Monday, August 22, 2005


Why would a state founded on human rights principles and ostensibly committed to the promotion of those principles around the world engage in serious and sustained assaults on the lives and dignity of scores, if not hundreds, of persons under its direct control? To put it more directly, why has the United States resorted to torture?

There are a number of very simple explanations, but most are wrong. “It was just a few bad apples.” “Training of certain military police units was inadequate.” Worst of all: “Americans may have used certain ‘harsh interrogation’ techniques, but there was no torture.” In reality, Americans tortured detainees in Abu Ghraib, Guantanamo, Bagram, and elsewhere for a number of complex and confusing reasons. The psychology and, more importantly, the values of individuals certainly played a role. How else can we understand why Spec. Charles Graner acted sadistically at Abu Ghraib while Spec. Joseph Darby was appalled by what he witnessed? But looking at the role of individuals obscures the more important matter of policy. Torture was American policy.

The Bush Administration’s disdain for international law established a permissive context for the violation of American obligations under the Convention Against Torture and the Geneva Conventions, but the more immediate reason torture was sanctioned was Massuisme.

To understand Massuisme we must do what former counterterrorism official Richard Clarke recommended to colleagues seeking to understand the challenge posed by post-9/11 terrorism. We must look to the French experience in Algeria. (To be more specific, Clarke advised his colleagues to view Gillo Pontecorvo’s film The Battle of Algiers.)

During Algeria’s struggle for independence from France, Algerian nationalists engaged in a brutal campaign of terrorism while French counterterrorist policy employed torture widely against suspected terrorists. The French public was generally ignorant of the use of torture until 1958 when Henri Alleg published The Question, in which he described his own torture at the hands of the French police and paratroopers. The book, with a preface written by Jean-Paul Sartre, was banned and confiscated. It was the first time the French government had engaged in such draconian censorship since the eighteenth century. Nonetheless, copies smuggled into France from abroad ensured that The Question would become for France what two CDs containing digital photos from Abu Ghraib would be for the United States: the occasion for an exercise in national soul-searching.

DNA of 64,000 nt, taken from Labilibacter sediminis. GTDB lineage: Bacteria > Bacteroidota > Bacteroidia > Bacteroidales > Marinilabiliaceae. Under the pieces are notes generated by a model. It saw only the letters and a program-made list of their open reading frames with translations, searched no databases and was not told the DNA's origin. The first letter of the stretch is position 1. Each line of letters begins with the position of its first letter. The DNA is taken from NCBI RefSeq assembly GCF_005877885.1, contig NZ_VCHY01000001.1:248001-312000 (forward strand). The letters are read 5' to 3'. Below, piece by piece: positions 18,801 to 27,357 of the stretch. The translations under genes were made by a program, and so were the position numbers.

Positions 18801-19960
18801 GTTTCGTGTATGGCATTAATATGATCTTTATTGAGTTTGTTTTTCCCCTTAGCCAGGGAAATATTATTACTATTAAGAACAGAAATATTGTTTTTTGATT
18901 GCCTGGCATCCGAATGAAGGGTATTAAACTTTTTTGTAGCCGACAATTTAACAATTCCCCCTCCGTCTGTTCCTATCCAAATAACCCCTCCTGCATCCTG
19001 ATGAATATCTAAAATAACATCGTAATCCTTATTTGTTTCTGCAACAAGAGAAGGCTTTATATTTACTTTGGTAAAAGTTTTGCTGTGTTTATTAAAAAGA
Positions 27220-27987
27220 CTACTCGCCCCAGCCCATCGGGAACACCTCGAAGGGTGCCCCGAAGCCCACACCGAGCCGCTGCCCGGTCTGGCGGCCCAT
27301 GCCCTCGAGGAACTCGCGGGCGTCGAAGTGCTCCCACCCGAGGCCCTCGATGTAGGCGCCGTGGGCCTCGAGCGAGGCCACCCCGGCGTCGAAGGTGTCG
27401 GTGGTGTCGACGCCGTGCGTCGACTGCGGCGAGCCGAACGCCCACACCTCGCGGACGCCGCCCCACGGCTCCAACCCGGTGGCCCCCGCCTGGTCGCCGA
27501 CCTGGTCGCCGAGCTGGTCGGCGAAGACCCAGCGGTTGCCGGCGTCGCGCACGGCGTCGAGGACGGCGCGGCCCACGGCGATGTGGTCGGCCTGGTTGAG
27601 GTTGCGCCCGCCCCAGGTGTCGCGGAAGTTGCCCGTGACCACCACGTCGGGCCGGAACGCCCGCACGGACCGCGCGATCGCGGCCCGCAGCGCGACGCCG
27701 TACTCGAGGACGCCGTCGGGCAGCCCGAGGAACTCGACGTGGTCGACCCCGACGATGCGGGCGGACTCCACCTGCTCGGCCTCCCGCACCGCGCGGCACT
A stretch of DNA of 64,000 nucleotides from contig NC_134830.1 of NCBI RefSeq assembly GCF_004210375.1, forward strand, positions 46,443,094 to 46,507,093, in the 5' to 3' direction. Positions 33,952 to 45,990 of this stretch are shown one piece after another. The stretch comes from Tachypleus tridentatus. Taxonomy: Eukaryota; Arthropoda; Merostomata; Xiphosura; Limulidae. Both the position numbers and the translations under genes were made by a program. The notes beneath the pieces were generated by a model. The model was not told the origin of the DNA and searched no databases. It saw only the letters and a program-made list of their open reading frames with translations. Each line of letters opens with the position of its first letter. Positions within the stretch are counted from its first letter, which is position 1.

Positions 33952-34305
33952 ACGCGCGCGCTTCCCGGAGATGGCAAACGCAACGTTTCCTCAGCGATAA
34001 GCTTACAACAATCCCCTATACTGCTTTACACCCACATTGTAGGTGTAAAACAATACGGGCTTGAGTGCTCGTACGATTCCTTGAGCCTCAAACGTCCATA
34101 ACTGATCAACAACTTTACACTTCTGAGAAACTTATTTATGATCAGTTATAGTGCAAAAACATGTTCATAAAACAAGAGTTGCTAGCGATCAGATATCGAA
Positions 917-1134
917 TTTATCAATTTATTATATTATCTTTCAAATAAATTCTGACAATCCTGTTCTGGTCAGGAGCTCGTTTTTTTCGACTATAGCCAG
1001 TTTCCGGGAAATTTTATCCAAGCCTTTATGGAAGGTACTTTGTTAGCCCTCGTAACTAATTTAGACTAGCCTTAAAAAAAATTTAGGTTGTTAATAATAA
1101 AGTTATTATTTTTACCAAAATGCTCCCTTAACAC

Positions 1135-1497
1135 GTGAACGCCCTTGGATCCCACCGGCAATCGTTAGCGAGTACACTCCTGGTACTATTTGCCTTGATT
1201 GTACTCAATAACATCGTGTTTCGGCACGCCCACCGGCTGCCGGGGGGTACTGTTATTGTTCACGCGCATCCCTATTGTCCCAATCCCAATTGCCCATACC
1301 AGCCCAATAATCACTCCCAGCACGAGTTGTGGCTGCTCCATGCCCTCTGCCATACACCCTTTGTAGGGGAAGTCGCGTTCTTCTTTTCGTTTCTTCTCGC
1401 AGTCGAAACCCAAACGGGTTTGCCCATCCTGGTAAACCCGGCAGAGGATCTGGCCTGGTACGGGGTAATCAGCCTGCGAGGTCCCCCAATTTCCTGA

France’s Gen. Jacques Massu defended the use of torture in the Algerian war in a 1971 apologia entitled La Vraie Bataille d’Alger. His argument, that torture was necessary under the particular circumstances of the war, that French torturers in Algeria were merely doing what the state required in a crisis, gave rise to the neologism, Massuisme. While no one in a country that felt compelled to rename French fries in retaliation for France’s criticism of American policy in the war on terror would ever use the term, it is Massuisme that most cogently describes the principal American rationale for torture or the use of degrading treatment to “soften up” prisoners for interrogation.

Massuisme does not assert that torture is legal; it argues instead that torture is a matter of national security. However much we might oppose torture under ordinary circumstances and however much we might find our use of torture regrettable, our ability to defeat terrorism requires that we engage in it. Or so goes the argument.

Those who have established the policy would prefer not to admit (much less debate) their belief that torture is necessary. They would prefer to have us believe that no torture has occurred, that everything has been legal, or at least that any crimes that may have occurred have been aberrations. What we have in the present circumstance, therefore, is Massuisme without Jacques Massu’s courage—a measure of courage that at least permitted the French to engage in an honest debate about torture and necessity (albeit a decade after the end of the Algerian war).

Necessity may be the mother of invention, but it is a poor guide to ethical behavior. William Pitt noted over two centuries ago that “necessity is the plea for every infringement of human freedom. It is the argument of tyrants.”

If Americans are going to continue rejecting all things French, Massuisme--the argument for torture based on necessity--should be the next thing to go.